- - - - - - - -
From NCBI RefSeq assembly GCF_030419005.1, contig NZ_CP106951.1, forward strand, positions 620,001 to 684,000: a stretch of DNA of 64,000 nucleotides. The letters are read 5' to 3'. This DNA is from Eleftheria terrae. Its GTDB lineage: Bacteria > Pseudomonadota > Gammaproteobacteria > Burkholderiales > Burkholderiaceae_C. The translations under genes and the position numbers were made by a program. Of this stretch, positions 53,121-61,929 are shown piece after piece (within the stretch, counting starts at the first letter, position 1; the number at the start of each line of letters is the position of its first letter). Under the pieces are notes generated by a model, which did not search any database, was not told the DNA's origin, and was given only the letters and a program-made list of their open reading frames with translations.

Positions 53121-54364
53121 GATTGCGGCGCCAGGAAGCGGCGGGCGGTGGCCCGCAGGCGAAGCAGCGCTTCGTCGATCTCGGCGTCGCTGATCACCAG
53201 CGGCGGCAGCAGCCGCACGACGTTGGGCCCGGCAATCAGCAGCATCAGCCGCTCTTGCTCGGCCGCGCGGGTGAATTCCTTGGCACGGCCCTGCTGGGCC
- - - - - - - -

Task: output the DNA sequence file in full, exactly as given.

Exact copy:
From NCBI RefSeq assembly GCF_030419005.1, contig NZ_CP106951.1, forward strand, positions 620,001 to 684,000: a stretch of DNA of 64,000 nucleotides. The letters are read 5' to 3'. This DNA is from Eleftheria terrae. Its GTDB lineage: Bacteria > Pseudomonadota > Gammaproteobacteria > Burkholderiales > Burkholderiaceae_C. The translations under genes and the position numbers were made by a program. Of this stretch, positions 53,121-61,929 are shown piece after piece (within the stretch, counting starts at the first letter, position 1; the number at the start of each line of letters is the position of its first letter). Under the pieces are notes generated by a model, which did not search any database, was not told the DNA's origin, and was given only the letters and a program-made list of their open reading frames with translations.

Positions 53121-54364
53121 GATTGCGGCGCCAGGAAGCGGCGGGCGGTGGCCCGCAGGCGAAGCAGCGCTTCGTCGATCTCGGCGTCGCTGATCACCAG
53201 CGGCGGCAGCAGCCGCACGACGTTGGGCCCGGCAATCAGCAGCATCAGCCGCTCTTGCTCGGCCGCGCGGGTGAATTCCTTGGCACGGCCCTGCTGGGCC